This is not your every day, mainstream kind of film. This is a film directed to a certain audience and open minded story lovers. Ford chose to shoot this very artistically and seems to blend black and white scenes seamlessly with color scenes and then completely drain the color in front of your eyes. This is a film that will immerse your soul and use all of your senses to encompass the nature of the story. The symbolism is very faint at times, yet so prominent. A gay man in the sixties is an invisible man, yet he chooses to live in a glass house. The world outside of the memories he holds with Jim are very sterile and bland. Every scene is very gray and dull and seems lifeless. Until these moments of clarity come in and almost instantly, there will be a burst of color that everyone will appreciate.
At times, the cinematography was so great, I thought I might be witnessing a perfume commercial in Italy, in the way that Chanel No. 5 would entice you to purchase their product to become beautiful and stunning, Ford entices you to become visually intrigued with the characters. The colors and close ups of the opening scenes are where this is felt the most. There is a dream sequence that I am speaking of, specifically, that seems like it puts you in a daze. Sometimes, the shots were so tight on a conversation, I felt uncomfortable. I wished for a break from the reality and wanted to pull back, but in the end, I’m glad Ford kept my eyes glued to the scenes. In this way, it truly feels like seeing through the eyes of another. The way he looks at someone else may not be how you would see them, but it’s refreshing to have a risky director give it all to show that to us.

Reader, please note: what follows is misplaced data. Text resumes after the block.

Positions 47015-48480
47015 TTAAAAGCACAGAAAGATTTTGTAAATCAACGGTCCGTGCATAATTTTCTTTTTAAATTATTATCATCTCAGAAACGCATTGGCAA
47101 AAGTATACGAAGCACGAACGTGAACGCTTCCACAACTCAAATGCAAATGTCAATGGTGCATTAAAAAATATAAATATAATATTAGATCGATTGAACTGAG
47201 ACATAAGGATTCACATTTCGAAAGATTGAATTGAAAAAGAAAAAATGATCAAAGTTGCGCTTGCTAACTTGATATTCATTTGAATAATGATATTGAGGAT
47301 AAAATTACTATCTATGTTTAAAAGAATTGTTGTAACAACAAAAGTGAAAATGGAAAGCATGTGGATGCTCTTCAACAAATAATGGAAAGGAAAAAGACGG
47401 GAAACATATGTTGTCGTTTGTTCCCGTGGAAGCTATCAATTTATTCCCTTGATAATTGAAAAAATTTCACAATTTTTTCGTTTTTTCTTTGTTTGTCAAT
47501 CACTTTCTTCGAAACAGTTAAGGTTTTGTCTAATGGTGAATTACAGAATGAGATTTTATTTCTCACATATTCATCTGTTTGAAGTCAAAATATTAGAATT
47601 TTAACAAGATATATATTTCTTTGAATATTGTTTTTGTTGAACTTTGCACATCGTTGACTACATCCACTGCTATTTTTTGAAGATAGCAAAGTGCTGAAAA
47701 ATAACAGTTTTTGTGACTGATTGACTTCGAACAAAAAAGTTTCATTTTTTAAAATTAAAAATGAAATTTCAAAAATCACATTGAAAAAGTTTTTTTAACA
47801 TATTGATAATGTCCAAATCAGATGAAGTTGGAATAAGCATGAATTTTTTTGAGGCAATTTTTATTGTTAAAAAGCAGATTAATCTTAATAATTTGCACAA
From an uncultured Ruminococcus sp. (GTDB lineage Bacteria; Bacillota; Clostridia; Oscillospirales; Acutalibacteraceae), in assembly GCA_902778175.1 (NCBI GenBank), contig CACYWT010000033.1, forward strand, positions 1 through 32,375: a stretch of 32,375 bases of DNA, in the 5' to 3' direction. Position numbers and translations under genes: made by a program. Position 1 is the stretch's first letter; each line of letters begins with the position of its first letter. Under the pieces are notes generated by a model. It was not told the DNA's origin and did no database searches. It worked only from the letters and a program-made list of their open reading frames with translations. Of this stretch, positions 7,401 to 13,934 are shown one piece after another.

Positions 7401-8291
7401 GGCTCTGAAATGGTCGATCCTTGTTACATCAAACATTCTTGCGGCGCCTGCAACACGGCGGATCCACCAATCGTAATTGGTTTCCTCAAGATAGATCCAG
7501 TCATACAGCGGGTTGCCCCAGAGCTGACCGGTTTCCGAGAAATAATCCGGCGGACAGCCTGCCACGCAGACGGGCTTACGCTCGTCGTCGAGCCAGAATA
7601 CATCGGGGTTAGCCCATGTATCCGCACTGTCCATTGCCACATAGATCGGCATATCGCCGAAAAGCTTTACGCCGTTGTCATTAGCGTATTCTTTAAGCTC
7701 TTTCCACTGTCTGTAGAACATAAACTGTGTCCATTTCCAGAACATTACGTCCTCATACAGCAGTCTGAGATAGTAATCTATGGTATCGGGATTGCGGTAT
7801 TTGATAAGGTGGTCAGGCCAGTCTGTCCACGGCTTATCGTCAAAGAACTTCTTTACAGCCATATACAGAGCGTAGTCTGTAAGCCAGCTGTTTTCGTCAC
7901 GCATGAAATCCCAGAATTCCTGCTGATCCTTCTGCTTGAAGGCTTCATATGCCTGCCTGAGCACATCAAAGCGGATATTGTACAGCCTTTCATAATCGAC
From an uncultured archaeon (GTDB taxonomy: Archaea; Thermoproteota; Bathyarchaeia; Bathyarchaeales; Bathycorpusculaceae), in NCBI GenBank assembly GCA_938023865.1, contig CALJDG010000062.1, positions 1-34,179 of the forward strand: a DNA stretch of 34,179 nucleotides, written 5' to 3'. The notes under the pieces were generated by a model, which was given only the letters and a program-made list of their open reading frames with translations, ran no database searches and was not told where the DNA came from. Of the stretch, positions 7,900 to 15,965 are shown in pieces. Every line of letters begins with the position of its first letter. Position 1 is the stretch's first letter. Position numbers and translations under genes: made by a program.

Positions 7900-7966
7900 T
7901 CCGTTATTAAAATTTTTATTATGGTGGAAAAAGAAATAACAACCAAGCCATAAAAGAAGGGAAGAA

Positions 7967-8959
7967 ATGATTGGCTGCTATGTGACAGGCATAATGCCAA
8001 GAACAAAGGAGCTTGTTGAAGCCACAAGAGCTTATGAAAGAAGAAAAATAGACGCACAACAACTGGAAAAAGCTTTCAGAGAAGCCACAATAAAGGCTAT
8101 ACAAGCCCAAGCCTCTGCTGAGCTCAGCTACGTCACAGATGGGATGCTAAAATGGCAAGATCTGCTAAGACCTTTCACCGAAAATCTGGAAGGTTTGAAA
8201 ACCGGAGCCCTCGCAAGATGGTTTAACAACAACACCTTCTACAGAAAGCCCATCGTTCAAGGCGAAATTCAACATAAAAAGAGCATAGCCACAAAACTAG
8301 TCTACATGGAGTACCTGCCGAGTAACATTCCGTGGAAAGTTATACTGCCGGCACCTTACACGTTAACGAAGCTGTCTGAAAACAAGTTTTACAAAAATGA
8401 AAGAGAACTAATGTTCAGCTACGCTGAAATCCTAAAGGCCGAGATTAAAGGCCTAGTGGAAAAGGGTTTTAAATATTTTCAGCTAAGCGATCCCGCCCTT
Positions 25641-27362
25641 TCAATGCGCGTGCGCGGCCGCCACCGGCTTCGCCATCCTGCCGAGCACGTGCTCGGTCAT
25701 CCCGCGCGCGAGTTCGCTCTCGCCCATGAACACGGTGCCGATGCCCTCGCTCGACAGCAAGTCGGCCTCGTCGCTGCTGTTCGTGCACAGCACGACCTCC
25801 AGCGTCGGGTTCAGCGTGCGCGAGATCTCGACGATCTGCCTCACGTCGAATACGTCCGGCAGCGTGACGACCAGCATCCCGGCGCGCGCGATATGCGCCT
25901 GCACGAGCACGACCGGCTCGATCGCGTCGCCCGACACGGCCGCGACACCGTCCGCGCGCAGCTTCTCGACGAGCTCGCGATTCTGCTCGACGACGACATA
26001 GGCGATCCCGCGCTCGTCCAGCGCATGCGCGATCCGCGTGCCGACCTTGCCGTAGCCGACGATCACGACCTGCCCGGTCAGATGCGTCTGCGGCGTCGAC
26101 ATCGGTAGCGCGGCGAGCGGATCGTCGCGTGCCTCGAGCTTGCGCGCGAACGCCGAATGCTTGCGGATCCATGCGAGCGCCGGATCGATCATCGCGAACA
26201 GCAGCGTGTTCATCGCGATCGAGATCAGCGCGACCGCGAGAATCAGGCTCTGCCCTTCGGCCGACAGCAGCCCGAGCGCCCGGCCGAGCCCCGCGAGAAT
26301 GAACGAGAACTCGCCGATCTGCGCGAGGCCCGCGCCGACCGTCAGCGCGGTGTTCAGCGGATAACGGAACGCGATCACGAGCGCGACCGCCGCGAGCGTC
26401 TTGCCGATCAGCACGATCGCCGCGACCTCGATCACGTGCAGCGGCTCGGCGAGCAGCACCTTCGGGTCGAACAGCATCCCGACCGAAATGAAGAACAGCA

A Single Man does have a bit of a slow start just for some character development, but about midway in, we get some humor and the tone begins to change and from there, it blazes toward a fantastic finale! Oh, I wish I could talk about the symbolism in the end of the film with you and discuss the story coming full circle in the end, it was just wonderful.
As far as the wardrobe and set design goes, it was completely accurate. Any one who is completely in love with the show Mad Men will be intrigued by this film. Though there are similarities here, A Single Man added sophistication in the men’s clothing, seeing that Tom Ford has his own line of men’s fashions. I had my reservations about Tom Ford directing a film, but all of it flew out the window after seeing A Single Man. I have no fear in stating that he has a career in film, even if it may be a small niche that he will fit into.
Most of all, I hope that people will open their minds to this story and not be blinded by their hate or faith or whatever the case may be. Overall, this is a story about humanity and the need that we all have to be loved. Human nature doesn’t change, as you can see here in the 1960’s it feels very much relevant to today.
I give A Single Man 5 “pastel colored, lady cigarettes” out of 5
by Angela Davis